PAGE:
Be it in a pot or bed, a potato planting can offer many curriculum opportunities. From an adjective lesson to an art project, mass and volume, to fractions,using the ubiquitous tater as a lesson prompt is valuable for any age. Did you know, the average American consumes 140 pounds of potatoes a year; mashed, baked, fried, chipped, or flaked? The list goes on! But yet, most of our kiddos do not know from where a spud comes.
“I know, they come from a potato bush.”
Each year, the fourth grade students at my school give the gift of gold, Yukon Gold that is, to the next years class. It’s a great end of year project for students as well as a team building activity in the fall. Worried about a planting container? A bed, pot, bag, or earthly plot all work well. The local farm stores have the contemporary “potato bag” that will hold enough soil and potato “seeds” to get you started. Or, using chicken wire, you can make a potato tower by bending it around a trash can, cramping the ends to secure the circle shape.
You can also plant in a raised bed of well amended soil or if you have ground that doesn't like to grow rocks, plant directly in the soil. An internet search for“potato towers” will direct you to lots of planting ideas that are most
appropriate for your space.Taters are tough, but they like rich, loose, well-drained, but moisture retentive soil that is slightly acidic (pH of 5.8-6.5) is best. Being very adaptable makes them one of my
favorite full proof kid crops. According
to Organic Gardening-101 “a month to 6 weeks before you
plan to plant (2 to 3 weeks before the last expected frost date),loosen up the
soil to a depth of 8 to 12 inches. Since potato plants are heavy feeders add at least 3 to 4 inches of well-rotted compost and complete organic
kids will love the heavy work of shoveling and turning the soil. Don’t forget to give your students REAL tools
rather than the plastic kids tool. Younger children can use hand trowels if you don’t want them using short
Now, what kind of potato should be planted? With fourth graders, I would offer it up to the class to decide. Let students explore the attributes of the potatoes and their required growing season. They might choose by color, season of readiness, or a combination. The The Maine Potato Lady offers a great selection of organic potatoes and fantastic descriptions for the students to research. The Yukon Gold, with its yellow-flesh and great flavor, offers a medium sized plant with light violet flowers, stores well,and is a favorite! Or, you might try a patriotic potato bed; planting red, white and blue potato seeds. Rule of thumb: One pound of potato seed will plant 5-8 foot row feet. For our 4 x 10 foot beds, I usually proved three pounds of potatoes.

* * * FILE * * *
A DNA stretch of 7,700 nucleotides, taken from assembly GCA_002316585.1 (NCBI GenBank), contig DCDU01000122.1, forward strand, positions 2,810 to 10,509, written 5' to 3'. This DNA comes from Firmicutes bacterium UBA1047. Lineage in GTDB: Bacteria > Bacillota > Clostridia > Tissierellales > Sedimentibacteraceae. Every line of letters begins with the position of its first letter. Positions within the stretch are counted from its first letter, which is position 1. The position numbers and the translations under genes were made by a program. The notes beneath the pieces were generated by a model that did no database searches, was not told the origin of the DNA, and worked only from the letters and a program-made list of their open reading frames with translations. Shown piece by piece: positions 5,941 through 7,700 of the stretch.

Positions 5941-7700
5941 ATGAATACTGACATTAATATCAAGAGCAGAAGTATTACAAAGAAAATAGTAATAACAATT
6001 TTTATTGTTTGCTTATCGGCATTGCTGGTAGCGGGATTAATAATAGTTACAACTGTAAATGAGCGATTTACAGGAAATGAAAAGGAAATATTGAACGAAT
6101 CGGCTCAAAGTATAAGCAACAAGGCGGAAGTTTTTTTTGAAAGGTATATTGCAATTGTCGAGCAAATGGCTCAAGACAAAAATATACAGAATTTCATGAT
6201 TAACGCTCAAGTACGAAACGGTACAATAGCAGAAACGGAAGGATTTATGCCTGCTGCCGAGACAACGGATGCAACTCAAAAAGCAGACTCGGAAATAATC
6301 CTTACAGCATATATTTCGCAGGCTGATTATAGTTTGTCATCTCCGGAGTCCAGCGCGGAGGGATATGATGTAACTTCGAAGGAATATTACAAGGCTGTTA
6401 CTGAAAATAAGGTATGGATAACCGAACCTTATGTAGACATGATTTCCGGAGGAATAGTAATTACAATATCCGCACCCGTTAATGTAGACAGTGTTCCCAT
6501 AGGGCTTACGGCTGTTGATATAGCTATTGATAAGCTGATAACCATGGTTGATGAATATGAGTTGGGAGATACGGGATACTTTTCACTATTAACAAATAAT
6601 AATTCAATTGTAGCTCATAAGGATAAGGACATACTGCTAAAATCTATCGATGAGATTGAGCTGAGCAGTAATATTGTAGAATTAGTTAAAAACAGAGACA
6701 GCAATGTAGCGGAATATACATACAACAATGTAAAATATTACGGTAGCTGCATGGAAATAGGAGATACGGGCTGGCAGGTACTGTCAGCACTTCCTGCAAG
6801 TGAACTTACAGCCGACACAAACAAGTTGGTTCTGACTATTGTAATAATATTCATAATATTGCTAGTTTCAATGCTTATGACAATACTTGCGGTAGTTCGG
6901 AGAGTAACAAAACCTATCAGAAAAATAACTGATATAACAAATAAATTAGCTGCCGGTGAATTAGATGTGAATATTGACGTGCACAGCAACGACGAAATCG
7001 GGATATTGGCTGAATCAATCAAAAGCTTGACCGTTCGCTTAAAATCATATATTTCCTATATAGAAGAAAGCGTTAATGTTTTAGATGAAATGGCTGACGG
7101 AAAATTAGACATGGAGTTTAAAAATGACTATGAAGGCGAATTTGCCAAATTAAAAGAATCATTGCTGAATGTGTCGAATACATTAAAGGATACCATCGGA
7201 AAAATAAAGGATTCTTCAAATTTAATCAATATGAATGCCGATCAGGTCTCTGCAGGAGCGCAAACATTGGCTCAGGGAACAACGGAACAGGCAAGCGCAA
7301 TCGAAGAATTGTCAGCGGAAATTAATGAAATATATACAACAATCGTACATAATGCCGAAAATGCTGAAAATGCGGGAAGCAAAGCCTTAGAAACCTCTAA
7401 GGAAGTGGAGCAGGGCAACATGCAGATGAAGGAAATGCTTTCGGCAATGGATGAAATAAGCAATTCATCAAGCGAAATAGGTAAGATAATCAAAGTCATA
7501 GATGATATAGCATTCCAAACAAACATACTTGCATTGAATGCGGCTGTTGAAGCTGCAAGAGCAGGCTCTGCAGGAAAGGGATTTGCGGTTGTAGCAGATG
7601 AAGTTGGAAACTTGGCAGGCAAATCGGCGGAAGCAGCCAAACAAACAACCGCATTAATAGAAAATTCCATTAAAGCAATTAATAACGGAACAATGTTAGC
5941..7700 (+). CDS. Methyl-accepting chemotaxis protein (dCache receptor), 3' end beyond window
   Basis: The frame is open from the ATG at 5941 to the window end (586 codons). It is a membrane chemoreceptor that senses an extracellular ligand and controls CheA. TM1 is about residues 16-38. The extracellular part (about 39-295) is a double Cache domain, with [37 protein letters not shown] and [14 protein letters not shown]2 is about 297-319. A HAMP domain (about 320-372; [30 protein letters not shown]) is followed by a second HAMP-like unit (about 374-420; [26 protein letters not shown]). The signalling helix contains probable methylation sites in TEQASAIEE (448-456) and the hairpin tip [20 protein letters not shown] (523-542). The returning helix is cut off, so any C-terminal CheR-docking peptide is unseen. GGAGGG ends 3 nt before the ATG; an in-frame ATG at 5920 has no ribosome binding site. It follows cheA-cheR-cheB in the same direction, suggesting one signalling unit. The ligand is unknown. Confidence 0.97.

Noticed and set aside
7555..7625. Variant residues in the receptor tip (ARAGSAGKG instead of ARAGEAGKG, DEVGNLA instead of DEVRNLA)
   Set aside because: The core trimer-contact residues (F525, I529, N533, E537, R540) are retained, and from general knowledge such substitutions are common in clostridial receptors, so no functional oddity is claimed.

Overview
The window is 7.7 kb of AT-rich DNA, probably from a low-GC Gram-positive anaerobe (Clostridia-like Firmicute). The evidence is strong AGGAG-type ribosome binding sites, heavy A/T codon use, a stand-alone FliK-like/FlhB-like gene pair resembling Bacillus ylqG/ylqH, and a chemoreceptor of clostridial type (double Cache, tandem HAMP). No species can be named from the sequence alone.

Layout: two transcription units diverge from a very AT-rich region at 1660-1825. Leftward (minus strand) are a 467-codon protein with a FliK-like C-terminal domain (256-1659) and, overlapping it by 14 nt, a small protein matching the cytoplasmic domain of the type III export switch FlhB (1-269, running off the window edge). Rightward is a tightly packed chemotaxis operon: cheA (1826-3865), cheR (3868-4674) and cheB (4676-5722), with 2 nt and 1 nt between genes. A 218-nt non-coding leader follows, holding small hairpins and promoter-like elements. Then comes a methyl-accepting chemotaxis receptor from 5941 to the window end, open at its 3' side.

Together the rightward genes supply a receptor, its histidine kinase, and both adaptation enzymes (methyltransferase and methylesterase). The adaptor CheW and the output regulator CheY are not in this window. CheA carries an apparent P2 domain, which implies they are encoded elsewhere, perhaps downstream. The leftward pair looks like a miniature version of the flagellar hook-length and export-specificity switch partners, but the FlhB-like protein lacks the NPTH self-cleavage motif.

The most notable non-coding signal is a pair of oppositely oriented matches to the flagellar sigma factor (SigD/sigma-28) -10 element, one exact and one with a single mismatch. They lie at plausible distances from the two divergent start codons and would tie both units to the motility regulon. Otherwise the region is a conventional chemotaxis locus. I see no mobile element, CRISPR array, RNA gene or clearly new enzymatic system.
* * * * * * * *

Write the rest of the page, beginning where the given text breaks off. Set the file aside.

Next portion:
Students can cut (plastic knives will work) their potato into quarters making sure there are 3-4 eyes in each. Then out to the bed you go, precious potatoes in hand, with the good will of gift and hope for what will come. You can make rows, but our students are a little less exact and find the perfect “home” for their seed, dig the hole 4-6 inches deep, drop the seed with "eyes to the sky", and cover with 2-4 inches of soil. They carefully tuck the seed into the soil, then offer some words of wisdom and water and realize they have just planted a gift . It doesn't really look like much now, but by the end of summer you will be looking at a crop of gold!.
The tater seeds are planted. Letters of welcome to the next class of students have been written. Books like Tommie DePaola’s Jamie O’Rourke and the Big Potato have been shared and the satisfaction of doing hard work is evident through dirty hands. With a little tending, next year’s students will be digging for gold 60 days after your plants blossom all the way to the dying back of the last stem.